8. The Galactic Year
Using the scale of an Earth year when talking geological or astronomical events is a problem, the unit of this time period dwarfs when compared to the length of time referenced. Hell, a million years is too small for some of it, but a billion years is too long. Enter the Galactic Year. This is a measure of the time it takes the solar system to orbit around the center of the Milky Way â€” somewhere around 250 million years. It provides a handy yardstick for great lengths of time, as well as providing a conceptually clear origin for the time period. Following this way of counting, the Earth is around 20 galactic years old, and the galaxy itself is around 80. Man, I can’t wait for Earth’s 21GY birthday! It’s going to be such a tight party! By the way, humans have been around for 0.001GY.
7. The Dol
How do you measure pain? It’s incredibly personal and variable. What you might think stings a little, someone else might find agonizing enough to cause tears. Or, you might start wailing at what others would scoff at. There’s no absolute way to measure pain, and asking the person to say how much something hurts on a scale of 1 to 10 is flawed. After all, I really have no idea what a 10 is. Broken limb? Three weeks of torture in a dungeon in the Middle East? Passing a kidney stone? James D. Hardy, Herbert G. Wolff, and Helen Goodell attempted to create something a bit more scientific than saying “it hurts”. They created a unit of measure called the dol â€” equivalent to a just noticeable difference in the level of pain. Unfortunately, this falls in the trap of relying on self reporting, and requires that patients be able to correctly gauge these differences. Unsurprisingly, it never took off. Full points for trying, though.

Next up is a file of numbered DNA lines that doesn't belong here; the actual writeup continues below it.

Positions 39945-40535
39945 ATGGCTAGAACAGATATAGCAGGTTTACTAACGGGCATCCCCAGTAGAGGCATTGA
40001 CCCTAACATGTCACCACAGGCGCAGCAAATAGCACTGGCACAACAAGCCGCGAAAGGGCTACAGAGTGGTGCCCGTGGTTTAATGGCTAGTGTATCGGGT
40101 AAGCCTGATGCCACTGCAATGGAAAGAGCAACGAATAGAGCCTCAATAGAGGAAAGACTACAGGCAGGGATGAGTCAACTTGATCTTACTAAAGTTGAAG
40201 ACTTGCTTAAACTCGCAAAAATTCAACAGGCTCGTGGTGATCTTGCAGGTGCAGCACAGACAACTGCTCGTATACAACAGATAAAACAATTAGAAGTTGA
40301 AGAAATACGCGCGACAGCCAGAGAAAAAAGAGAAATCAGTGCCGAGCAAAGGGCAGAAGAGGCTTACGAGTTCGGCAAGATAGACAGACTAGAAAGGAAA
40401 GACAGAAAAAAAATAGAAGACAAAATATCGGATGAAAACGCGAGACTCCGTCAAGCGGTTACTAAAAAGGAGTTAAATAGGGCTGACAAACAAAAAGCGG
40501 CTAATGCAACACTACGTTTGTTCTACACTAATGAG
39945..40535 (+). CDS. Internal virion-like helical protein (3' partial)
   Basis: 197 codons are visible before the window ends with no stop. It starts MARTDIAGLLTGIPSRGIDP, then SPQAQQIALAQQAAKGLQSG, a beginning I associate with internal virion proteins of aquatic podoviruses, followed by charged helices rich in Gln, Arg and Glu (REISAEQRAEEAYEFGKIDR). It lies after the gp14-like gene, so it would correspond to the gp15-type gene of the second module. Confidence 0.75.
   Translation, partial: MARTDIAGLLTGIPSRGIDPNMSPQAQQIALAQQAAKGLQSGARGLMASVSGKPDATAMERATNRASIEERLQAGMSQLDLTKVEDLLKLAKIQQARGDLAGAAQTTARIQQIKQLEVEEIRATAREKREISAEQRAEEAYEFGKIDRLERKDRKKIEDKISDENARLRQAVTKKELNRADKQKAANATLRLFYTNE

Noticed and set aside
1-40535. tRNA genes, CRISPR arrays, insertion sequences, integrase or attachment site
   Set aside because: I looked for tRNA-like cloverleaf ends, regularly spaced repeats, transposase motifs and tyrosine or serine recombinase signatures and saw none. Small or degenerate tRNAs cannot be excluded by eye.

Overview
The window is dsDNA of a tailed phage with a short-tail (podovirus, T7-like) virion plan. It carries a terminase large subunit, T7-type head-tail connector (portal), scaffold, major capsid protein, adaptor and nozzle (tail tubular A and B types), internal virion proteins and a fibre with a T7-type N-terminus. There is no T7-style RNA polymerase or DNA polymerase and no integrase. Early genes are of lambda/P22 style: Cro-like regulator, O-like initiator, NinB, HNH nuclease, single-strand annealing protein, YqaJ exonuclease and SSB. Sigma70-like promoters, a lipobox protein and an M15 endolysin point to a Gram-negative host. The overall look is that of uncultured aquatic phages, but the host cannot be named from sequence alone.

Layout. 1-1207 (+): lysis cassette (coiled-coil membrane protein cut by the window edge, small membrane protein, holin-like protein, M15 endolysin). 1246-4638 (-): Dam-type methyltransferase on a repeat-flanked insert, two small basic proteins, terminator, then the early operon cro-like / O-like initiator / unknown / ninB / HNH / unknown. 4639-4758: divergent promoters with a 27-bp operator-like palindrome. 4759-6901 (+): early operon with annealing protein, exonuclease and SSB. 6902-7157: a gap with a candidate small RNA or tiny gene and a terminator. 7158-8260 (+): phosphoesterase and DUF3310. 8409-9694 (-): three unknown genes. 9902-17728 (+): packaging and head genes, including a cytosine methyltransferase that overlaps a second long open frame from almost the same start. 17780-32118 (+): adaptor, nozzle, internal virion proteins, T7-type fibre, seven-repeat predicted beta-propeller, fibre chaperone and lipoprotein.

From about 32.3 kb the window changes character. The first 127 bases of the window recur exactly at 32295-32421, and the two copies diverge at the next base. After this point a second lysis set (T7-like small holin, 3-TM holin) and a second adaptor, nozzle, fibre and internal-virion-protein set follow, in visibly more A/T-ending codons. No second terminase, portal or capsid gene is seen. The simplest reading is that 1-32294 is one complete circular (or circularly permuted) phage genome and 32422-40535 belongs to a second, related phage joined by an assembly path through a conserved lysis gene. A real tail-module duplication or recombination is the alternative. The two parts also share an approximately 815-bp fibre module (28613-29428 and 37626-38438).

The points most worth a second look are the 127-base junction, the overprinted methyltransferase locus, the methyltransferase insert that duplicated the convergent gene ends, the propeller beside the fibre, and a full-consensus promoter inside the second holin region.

A parsec is a really, really large unit of measurement. It’s used in astronomy, and is around 3.25 light years, or 3.085Ã—10^16 m (around 31 trillion km). Atto- is the SI prefix denoting 10^-18 or 0.000000000000000001. So an attoparsec a really small version of a very large measure. So what does that end up being? About 3.085cm. A nice, small length, gathered by combining to ludicrous measures. So why do it? Shits and giggles, more or less. It does create a humorous oxymoron sort of measure. Though utterly impractical. Frankly, I blame physicists. Coincidently, 1 attoparsec/microfortnight is nearly 1 inch/second.